My mind became more open, I made the investment to place myself in an environment that was bigger than anything I had ever known -- my eyes saw things that I couldn't believe -- my problems became smaller because my world got larger, and more magical.
Anxiety for me has led to countless mini-meltdowns all because I was so worried about what could happen in any given situation, not focused on what was happening at that very moment. So I thought I'd share three things that I do to reduce anxiety...
Having just read the title of my new article, you may be thinking: "Has Dr. Jim finally lost it? What does sleep have to do with sports?" Let me explain. Have you ever tried to sleep? You lie in bed and tell yourself that you have to sleep and you try, try, try to sleep. It doesn't work, does it?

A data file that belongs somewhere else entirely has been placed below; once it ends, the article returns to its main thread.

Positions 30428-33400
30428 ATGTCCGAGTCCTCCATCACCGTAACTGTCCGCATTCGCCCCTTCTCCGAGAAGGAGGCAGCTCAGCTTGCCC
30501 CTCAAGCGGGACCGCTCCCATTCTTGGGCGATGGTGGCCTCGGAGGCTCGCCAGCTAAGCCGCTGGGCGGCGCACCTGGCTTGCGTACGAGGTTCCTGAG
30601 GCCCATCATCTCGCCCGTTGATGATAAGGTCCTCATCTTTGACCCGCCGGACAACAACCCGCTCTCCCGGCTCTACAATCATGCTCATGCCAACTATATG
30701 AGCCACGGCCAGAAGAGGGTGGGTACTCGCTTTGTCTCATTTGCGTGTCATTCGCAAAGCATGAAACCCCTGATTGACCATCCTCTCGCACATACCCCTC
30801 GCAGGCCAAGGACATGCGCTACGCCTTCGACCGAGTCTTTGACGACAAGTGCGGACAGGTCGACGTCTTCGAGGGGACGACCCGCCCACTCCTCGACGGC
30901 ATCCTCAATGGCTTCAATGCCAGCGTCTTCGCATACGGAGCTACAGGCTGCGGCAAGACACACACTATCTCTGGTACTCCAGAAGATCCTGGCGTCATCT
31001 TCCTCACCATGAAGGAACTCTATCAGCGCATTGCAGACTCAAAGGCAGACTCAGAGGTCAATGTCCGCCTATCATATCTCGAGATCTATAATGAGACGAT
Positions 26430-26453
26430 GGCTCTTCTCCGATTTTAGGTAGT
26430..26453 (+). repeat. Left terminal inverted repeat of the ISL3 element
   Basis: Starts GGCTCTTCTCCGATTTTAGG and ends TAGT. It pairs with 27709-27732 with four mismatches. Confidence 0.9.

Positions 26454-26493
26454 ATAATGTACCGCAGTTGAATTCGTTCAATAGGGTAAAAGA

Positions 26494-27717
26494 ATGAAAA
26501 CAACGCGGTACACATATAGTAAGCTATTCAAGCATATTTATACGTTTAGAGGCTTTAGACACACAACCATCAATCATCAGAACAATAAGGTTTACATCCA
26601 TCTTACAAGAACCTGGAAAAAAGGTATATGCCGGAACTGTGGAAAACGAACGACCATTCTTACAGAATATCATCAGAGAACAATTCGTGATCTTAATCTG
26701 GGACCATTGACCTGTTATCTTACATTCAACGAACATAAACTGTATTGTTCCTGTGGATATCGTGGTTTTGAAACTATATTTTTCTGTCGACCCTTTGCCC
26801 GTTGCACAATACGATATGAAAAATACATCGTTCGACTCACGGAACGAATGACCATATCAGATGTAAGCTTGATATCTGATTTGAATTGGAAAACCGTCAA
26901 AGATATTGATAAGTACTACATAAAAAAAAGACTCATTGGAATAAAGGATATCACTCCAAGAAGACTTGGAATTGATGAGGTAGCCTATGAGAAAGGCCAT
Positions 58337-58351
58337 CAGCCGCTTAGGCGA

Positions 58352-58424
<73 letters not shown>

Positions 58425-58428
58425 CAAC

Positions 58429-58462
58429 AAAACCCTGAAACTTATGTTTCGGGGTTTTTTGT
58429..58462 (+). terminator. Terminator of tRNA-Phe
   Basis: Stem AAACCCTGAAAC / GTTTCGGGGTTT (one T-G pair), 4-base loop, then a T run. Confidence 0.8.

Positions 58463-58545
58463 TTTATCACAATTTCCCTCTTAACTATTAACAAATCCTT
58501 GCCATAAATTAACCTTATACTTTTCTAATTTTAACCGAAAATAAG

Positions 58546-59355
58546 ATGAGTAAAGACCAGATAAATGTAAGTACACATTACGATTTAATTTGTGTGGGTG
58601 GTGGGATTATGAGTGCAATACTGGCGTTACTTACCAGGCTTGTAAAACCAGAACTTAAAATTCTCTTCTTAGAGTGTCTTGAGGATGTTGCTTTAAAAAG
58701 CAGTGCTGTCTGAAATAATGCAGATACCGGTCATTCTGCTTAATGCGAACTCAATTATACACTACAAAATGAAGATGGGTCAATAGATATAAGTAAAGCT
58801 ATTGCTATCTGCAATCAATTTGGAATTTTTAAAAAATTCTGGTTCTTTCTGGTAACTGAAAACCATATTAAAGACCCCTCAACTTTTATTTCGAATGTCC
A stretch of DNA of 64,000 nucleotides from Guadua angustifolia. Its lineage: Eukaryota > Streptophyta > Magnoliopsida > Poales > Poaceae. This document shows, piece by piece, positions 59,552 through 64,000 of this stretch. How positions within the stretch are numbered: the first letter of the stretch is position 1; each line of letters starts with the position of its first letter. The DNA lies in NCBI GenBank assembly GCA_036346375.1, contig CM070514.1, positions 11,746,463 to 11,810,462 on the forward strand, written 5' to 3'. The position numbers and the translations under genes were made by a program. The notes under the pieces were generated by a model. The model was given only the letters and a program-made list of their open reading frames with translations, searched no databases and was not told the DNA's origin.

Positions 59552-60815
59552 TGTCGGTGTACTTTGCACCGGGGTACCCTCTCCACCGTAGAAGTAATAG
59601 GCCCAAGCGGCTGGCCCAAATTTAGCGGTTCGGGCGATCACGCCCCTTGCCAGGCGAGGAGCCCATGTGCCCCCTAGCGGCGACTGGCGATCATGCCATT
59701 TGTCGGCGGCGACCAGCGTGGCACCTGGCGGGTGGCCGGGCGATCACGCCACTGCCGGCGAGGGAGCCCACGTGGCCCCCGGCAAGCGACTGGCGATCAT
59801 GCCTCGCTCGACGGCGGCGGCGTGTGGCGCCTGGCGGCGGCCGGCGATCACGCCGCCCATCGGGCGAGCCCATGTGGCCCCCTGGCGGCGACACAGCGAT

One of the first questions that I ask athletes and coaches I work with is: Should you compete like you train or train like you compete? By far, the most frequent response is: You should compete like you train. This answer seems perfectly reasonable if you think about it.
My work offers athletes easy-to-understand and practical tools, such as mental imagery, breathing, routines, and keywords, that can be incorporated readily into every part of your overall training program.
Imagine this energy is like currency -- you get a certain amount each day, to create your now -- so you wouldn't want to fritter it away. Once you realize the impermanence of life, that the past and the future aren't able to be held because they do not really exist, you can only be present!
Why so much thinking about your sport now? Because when you head out to the field, court, course for the first competition of the season, you will have done all of the "heavy lifting" necessary and you can say, "I'm totally prepared to perform my best and achieve my goals."